Maurice Sendak's classic book hinted at the complex psychology of childhood, with its rambunctious wolf-costumed protagonist. Co-writer/director Spike Jonze (Being John Malkovich), however, has found the feature concept lurking beneath Sendak's minimalist text - and burrowed straight into the heart of a troubled young psyche trying to understand itself.
The owner of that psyche is 10-year-old Max (Max Records), whom we meet while he's chasing down the family dog with a fork. And that's pretty typical Max: He's angry about everything in his family dynamic, from his parents' divorce to the lack of caring he sees in his older sister. So when Max acts out during a visit from his mother's new boyfriend, it inspires an angry reaction from his mom (Catherine Keener) - and sends Max running out the front door toward a journey across the sea, to an island inhabited by strange creatures.
Jones and his co-scripter Dave Eggers do a brilliantly efficient job of establishing the stuff that occupies Max's churning mind. From a frustrating run-in with his sister's friends, to the casually apocalyptic comments by his schoolteacher about the sun's finite life-span, Max dwells in a world defined by a sense of powerlessness. He's so desperate to find something to give orders to, he turns one imaginary adventure into an opportunity to reprimand a fence.
So it's no surprise that when Max finds himself in another world - even one where the natives are potentially frightening - he fashions himself their king. And they seem to need a king, particularly an insecure fellow named Carol (voiced by James Gandolfini), who's demolishing their homes when Max arrives. It's almost as though the over-sized beasts are working through the very same issues Max himself needs to work through.
And it's also nowhere near as simplistic as that. Jonze and Eggers refuse to establish easy one-to-one correspondence between any denizen of the Wild Things' world and Max's family life - Carol at times serves as father figure, at times more like Max himself - while still understanding a fundamental truth of childhood play.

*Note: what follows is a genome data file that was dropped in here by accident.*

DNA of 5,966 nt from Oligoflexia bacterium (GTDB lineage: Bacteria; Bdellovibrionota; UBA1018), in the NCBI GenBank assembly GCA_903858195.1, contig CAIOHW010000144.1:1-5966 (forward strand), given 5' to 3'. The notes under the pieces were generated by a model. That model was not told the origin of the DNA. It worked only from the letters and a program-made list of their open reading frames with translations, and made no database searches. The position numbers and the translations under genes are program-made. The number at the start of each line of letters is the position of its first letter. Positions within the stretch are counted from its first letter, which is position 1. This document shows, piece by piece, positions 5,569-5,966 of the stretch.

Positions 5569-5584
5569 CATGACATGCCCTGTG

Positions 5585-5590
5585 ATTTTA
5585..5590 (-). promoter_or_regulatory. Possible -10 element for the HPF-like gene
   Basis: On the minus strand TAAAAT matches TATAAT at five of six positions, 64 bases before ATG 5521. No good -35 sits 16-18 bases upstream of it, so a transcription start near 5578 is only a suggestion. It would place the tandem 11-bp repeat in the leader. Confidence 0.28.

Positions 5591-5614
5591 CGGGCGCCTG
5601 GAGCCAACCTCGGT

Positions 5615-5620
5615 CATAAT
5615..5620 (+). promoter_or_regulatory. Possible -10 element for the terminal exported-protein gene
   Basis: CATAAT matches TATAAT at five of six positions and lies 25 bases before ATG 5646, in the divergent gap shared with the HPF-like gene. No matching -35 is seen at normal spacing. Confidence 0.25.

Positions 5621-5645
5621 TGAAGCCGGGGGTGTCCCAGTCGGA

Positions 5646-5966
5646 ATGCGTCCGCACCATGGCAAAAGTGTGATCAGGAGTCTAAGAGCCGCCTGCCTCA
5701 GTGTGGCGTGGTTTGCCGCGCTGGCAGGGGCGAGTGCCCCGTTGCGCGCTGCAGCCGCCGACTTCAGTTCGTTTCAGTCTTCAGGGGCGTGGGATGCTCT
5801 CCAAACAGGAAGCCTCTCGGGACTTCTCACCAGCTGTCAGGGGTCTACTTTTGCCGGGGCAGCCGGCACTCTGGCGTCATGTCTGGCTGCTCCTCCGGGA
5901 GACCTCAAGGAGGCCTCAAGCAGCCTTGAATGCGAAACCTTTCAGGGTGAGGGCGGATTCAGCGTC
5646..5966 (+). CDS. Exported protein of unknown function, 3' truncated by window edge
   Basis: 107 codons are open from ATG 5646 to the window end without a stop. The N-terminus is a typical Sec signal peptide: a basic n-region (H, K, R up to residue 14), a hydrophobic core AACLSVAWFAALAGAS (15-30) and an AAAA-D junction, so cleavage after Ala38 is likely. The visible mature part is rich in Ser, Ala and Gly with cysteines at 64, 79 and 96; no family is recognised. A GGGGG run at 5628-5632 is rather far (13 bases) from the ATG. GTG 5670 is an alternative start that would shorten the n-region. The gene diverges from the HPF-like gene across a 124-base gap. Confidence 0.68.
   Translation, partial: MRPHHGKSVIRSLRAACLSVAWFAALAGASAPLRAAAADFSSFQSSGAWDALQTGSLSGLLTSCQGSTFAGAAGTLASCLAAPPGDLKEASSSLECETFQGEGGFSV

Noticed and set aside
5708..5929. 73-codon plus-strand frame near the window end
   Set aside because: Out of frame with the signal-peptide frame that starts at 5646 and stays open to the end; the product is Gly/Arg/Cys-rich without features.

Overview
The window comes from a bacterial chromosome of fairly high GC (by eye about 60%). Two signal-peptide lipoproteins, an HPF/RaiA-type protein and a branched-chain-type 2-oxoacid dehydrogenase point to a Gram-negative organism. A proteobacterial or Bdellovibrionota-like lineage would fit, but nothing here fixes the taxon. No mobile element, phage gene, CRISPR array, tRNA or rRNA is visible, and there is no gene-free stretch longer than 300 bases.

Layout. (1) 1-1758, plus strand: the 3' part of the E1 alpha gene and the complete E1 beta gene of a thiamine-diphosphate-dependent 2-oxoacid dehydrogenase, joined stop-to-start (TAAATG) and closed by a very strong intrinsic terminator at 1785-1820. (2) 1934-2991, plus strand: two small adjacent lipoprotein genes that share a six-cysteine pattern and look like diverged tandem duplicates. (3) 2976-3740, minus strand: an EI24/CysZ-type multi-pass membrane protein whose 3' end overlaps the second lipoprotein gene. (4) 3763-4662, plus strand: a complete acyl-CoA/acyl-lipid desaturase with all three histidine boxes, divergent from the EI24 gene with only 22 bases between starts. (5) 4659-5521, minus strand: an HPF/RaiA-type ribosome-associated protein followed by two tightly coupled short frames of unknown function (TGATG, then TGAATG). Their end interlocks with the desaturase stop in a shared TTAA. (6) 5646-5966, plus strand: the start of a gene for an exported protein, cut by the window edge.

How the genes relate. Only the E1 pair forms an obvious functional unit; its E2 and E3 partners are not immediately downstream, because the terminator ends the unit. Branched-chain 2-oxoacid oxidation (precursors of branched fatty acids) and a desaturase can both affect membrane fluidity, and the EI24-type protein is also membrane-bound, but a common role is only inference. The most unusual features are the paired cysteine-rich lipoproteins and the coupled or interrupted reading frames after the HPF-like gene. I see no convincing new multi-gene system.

Yet all of them are also magically and perfectly distinctive. Jonze takes a calculated risk by telling this story using the decidedly old-fashioned, pre-CGI approach of costumed actors playing the creatures, but the combination of imposing bulk and tactile cuddliness works perfectly to match the mixture of love and fear with which Max approaches his human family.
It's hard to know what most kids will make of a movie that, while it's about them, isn't really for them. Jonze and Eggers include enough episodic fun that it could still keep youngsters entertained, but even when the characters are wrestling with each other, the filmmakers are wrestling with ideas far more challenging than the typical "be true to yourself" platitudes of so many kid-flicks. Max needs to confront his anger over his home not being the perfect fortress he wants it to be, and his guilt over feeling angry at the people he knows he's supposed to love. In a world not occupied by humans, Where the Wild Things Are watches with joy and compassion as Max gives himself - and the people around him - permission to be human.
Where The Wild Things Are
Starring: Max Records,
James Gandolfini, Catherine Keener. Directed by Spike Jonze. Rated PG